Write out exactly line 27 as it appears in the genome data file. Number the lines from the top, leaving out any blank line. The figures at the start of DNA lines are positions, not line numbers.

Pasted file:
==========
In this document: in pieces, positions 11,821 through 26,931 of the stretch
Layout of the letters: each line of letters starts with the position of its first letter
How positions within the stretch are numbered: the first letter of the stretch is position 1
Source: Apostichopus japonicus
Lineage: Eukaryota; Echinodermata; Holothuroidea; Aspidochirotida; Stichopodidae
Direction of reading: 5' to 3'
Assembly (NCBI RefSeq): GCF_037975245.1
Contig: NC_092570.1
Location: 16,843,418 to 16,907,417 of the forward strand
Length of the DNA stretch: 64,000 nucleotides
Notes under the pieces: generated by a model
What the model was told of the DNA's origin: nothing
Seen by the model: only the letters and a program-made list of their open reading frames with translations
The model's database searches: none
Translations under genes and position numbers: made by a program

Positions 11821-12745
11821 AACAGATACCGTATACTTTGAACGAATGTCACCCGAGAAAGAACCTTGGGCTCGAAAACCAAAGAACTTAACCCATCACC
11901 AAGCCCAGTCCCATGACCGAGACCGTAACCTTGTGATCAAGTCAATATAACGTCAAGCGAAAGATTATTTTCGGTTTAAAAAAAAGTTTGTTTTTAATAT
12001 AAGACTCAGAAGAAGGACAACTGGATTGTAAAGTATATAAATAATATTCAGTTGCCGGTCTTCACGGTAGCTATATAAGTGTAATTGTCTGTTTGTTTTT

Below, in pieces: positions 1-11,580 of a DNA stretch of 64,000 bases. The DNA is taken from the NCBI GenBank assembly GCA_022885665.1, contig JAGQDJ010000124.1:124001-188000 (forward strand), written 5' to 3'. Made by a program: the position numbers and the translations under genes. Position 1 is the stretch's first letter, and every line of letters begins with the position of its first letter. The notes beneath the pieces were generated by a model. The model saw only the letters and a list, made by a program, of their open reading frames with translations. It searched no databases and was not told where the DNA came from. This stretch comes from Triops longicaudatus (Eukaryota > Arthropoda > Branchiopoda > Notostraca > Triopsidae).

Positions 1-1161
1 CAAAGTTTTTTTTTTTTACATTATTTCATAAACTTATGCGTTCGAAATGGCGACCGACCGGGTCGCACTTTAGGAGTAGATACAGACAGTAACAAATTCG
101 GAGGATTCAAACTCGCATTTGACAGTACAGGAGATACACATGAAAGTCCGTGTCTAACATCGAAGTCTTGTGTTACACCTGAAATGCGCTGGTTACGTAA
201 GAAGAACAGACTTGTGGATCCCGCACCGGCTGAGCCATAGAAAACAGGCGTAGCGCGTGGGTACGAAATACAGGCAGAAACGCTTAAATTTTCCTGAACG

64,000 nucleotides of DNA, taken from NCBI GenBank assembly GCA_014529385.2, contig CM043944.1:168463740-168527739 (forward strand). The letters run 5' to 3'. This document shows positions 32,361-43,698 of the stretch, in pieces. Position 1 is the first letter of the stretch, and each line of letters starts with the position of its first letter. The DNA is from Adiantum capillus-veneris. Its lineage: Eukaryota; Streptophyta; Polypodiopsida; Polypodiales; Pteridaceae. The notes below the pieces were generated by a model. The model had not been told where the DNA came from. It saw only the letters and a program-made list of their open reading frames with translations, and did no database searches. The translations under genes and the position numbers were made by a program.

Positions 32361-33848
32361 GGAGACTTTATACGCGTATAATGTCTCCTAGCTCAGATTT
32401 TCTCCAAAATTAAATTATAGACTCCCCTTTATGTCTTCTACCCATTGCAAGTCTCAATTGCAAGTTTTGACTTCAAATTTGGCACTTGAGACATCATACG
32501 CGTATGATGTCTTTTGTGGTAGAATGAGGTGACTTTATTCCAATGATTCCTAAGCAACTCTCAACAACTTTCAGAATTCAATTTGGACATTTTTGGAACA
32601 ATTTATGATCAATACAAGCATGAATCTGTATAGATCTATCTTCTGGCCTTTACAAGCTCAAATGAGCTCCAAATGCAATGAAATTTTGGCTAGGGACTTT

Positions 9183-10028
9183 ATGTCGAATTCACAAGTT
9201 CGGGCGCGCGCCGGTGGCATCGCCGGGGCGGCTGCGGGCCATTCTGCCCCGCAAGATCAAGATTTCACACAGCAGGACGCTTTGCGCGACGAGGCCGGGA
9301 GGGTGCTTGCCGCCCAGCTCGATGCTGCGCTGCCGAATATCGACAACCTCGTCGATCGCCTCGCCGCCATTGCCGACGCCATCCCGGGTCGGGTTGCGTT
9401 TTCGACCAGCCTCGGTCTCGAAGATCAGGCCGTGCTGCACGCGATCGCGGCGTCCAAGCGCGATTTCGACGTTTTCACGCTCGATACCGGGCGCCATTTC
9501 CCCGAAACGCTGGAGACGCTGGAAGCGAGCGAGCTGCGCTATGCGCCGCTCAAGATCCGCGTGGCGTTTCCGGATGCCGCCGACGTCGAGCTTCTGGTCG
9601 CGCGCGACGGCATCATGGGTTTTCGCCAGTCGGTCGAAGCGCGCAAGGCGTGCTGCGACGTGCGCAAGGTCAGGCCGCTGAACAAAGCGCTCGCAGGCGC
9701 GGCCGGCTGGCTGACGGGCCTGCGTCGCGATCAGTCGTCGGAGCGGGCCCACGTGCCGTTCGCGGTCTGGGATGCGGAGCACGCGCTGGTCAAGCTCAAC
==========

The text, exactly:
32361 GGAGACTTTATACGCGTATAATGTCTCCTAGCTCAGATTT